Meet Tommy Kahnle: Why I Love Bobby Caldwell and Rockies Closers
“What you won’t do, you do for love.
You’ve tried everything, but you don’t give up.
In my world, only you, make me do for love what I would not do.”
For Fantasy owners fighting through the tall, thick grass that comes with winning a league title, the month of August, like the esteemed Mr. Caldwell professed back in 1978, makes us do things we never would have envisioned back in April. The mere thought of breaking what were once sacred vows sends an uneasy twinge in the back of our necks, followed by a flow of twists that finds a home deep into the pit of our stomachs.
“What you won’t do, you do for love......”
Such as banking your hopes on a Rockies closer.
How else to explain why Tommy Kahnle -- he of the 1.40 WHIP and 3.70 career ERA -- watches his ownership in polled mixed leagues rise 18 percent over the past week? With just two saves, Kahnle, who has gone nearly a week without an opportunity for a third save, joins DeAngelo Hall’s ankles, Megyn Kelly’s “eyes of blood” and Geno Smith’s unpaid plane ticket among the hottest topics around the Interwebs. In becoming the sixth Rockies pitcher to record a save this season, Kahnle has also become the unofficial poster boy for what happens to Fantasy owners upon the mere thought of unearthing a potential closer this time of year.
Let’s be straight here: this isn’t a “let’s poke fun at Tommy Kahnle” post, because when you take a deeper glance at his numbers, one begins to wonder why the Rockies never considered giving him the closer’s role in the first place, rather than entrusting the ninth inning to butane lighters like Jon Axford, Rafael Betancourt, Boone Logan and Scott Oberg.
Three of the biggest things I love are my country, Coca-Cola slushes and relief pitchers who average better than 10 strikeouts per nine innings. Kahnle more than satisfies my heart’s desire by sitting down 11.30 batters per nine, which has remained fairly constant with his numbers while toiling in the minors for the Yankees, who drafted him in the fourth round in 2010. One had to guess Kahnle was once considered a possible heir to the throne of Mariano Rivera, as he recorded 26 saves in his four years with the organization, including 15 in Double-A in 2013, while also averaging 11.10 K/9.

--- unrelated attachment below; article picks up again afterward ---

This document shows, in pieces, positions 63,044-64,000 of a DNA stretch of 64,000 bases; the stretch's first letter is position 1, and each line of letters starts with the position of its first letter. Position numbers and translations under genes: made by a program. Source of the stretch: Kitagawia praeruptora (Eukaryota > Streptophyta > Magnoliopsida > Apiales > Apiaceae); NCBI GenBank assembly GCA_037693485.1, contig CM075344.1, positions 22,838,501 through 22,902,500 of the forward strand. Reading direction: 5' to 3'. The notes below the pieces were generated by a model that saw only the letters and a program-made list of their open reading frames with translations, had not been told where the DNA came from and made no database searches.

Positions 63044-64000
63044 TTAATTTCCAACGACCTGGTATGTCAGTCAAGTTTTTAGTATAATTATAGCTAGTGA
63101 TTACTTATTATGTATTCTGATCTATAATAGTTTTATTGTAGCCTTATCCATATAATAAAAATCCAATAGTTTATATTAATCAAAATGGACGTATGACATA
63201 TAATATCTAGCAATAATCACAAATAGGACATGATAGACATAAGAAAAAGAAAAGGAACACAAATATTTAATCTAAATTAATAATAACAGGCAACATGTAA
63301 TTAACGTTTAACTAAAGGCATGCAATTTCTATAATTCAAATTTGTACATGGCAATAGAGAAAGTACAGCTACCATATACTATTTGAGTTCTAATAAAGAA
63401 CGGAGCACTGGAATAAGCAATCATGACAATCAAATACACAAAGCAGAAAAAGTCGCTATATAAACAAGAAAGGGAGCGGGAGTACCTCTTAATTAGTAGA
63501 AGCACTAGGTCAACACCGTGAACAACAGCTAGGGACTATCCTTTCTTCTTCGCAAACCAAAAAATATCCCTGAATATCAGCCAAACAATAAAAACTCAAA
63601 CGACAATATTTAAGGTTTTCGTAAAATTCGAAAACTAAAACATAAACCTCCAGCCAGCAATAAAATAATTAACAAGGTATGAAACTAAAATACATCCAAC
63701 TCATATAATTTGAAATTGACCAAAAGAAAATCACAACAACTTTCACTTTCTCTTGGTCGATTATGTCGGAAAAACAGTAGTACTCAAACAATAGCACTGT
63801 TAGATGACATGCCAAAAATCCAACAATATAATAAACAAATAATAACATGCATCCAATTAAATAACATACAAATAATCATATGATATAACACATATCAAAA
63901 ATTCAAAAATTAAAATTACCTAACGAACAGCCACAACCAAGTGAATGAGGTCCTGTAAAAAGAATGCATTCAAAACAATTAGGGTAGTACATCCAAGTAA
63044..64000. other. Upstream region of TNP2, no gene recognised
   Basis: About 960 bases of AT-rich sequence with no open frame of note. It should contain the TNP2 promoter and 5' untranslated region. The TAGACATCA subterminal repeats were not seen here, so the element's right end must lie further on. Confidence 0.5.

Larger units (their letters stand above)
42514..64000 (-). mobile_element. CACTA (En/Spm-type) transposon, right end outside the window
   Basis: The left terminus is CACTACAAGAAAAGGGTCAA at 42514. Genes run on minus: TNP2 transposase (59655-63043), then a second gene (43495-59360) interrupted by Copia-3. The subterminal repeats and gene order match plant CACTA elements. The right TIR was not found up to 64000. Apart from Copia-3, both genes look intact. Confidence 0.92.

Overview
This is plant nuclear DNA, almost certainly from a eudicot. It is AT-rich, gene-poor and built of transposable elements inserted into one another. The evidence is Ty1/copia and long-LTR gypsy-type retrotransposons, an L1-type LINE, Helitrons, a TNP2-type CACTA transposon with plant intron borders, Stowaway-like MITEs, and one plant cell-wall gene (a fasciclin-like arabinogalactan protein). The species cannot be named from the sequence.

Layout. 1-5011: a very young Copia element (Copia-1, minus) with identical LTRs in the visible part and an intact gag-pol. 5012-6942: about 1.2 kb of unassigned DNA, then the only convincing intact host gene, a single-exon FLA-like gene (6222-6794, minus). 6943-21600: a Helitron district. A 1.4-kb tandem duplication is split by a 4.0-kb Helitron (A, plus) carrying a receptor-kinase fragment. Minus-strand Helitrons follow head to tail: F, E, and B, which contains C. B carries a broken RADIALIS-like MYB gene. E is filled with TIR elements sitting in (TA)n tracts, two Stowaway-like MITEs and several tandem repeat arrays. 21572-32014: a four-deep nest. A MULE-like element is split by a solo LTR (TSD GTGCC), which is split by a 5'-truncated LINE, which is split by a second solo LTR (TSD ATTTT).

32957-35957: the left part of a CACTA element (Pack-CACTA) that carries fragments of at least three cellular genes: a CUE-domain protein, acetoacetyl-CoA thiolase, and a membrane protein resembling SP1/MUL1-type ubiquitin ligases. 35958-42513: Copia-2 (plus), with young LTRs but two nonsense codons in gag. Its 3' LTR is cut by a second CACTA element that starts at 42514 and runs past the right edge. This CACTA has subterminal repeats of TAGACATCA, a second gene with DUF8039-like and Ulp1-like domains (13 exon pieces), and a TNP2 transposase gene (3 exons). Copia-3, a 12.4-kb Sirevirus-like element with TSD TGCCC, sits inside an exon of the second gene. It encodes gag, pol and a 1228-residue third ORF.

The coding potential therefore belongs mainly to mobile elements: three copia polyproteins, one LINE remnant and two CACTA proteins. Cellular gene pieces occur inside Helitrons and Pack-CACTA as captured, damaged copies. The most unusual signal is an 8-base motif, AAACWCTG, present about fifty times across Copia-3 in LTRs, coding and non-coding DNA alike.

If you don’t want to wait for the spoiler as to why Kahnle is just now getting an opportunity to close in the bigs, just take a quick peek to your right on his Fangraphs profile, which is where you’ll see the number 5.97. That, my friends, would signify his walks per nine innings. Stop... now look again. 5.97 BB/9. Good grief.
“In my world, only you, make me do for love what I would not do.”
Before spending what little post-trade deadline FAAB bucks you have remaining or pushing the enter key to confirm your waiver wire bid for Kahnle, ask yourself just far are you willing to go to either close the gap in saves or to hammer down the top spot. Then again, you could also consider the current closer’s situation in Boston, which presents an entirely different subset of questions on the subject.
[caption id="attachment_96433" align="alignright" width="300"] Fantasy owners of Tommy Kahnle hope the Rockies' new closer leaves them smiling. Photo Credit: New Mexico Rob[/caption]
I’m suggesting Kahnle, if for no other reason being that he will also provide an extra kick into your strikeout totals. Saves might be few and far between (the Rockies are 47-65 entering Thursday, but I’m not telling anything you don’t already know), but if he keeps the walks down, this explicit little trip into the things we do for love just might pay off a few mornings down the road. Let’s just hope you won’t feel as dirty by then.
The rest of this week’s waiver wire wonders won’t make you feel sleezy, yet if you want to continue that feeling, I’m sure this just might help.....